Law school offers few opportunities for students to move beyond the ink and paper law of textbooks to see the actual effects of real law on real communities. Because law school clinics offer a rare opportunity for students to see the real and imperfect law-in-action, the import of immersive clinical experiences on the education of tomorrow's lawyers is inestimable. Through clinics, students learn how the law really works, witness its power and its shortcomings, and ideally begin to envision what shape the law ought to take. Expressing a student's perspective on how to make the most of the extraordinary opportunity of clinical legal edu cation, this article advances that goal through five core directives: 1) immerse intensely, 2) balance hubris and humility, 3) challenge legal structures, 4) expect the whole law school to join in confronting issues of social justice, and 5) discuss visions of social justice openly. These directives not only challenge law schools to make issues of access to justice and the social responsibility of lawyers a central theme of the curriculum, they should also embolden clinical teachers to offer intense immersion experiences that encourage students to indict structures of injustice and to work toward particular visions of justice and social change.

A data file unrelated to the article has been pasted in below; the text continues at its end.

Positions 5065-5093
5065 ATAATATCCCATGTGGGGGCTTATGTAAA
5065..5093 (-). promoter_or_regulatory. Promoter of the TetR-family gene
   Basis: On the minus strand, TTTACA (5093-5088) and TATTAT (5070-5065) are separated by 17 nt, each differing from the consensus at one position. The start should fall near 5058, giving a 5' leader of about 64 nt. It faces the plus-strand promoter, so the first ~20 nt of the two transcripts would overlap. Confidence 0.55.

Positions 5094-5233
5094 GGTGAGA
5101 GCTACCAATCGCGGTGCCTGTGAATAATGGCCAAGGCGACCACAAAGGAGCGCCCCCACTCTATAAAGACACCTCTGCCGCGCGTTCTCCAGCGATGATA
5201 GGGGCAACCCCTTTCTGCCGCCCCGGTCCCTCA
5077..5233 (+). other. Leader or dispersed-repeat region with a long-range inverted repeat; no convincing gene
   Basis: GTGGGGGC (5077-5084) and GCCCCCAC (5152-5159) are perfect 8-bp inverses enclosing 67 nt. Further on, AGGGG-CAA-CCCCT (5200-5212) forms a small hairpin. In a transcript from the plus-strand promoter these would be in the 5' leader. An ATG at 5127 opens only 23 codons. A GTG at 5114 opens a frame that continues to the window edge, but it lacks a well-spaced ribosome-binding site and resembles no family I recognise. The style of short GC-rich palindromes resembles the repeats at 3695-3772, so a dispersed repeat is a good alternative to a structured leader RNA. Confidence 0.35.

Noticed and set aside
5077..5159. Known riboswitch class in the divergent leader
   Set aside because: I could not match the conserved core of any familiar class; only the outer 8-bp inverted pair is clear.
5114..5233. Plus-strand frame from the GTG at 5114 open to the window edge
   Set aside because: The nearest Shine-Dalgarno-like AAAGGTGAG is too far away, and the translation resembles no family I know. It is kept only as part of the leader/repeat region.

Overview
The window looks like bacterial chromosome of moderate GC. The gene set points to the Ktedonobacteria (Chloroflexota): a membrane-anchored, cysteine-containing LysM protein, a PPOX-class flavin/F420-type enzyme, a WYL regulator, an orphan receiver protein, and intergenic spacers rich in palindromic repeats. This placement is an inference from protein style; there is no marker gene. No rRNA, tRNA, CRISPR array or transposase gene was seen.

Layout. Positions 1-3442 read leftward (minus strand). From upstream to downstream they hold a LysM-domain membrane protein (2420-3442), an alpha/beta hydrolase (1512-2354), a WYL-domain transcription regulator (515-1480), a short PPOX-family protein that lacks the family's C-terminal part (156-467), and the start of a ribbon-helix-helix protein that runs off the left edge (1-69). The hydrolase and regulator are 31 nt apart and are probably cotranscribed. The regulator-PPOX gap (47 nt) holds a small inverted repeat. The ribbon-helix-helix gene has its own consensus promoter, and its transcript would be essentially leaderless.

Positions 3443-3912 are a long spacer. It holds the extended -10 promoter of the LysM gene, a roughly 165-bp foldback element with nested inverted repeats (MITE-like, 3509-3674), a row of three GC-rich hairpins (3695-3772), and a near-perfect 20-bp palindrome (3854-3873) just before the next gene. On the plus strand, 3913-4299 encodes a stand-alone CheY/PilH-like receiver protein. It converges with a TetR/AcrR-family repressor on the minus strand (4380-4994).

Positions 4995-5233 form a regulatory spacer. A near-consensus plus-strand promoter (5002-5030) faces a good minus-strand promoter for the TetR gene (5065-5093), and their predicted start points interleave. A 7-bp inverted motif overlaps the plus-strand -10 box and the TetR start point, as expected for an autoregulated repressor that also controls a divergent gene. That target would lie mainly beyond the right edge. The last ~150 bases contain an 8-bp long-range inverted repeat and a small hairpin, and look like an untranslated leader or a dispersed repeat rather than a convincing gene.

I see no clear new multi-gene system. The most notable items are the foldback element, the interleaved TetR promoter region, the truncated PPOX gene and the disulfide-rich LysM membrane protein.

Jeffrey Ward, One Student’s Thoughts on Law School Clinics, 16 Clinic Law Review 489-519 (2010)
Library of Congress Subject Headings
Law schools, Law--Study and teaching (Clinical education)
Available at: https://scholarship.law.duke.edu/faculty_scholarship/2135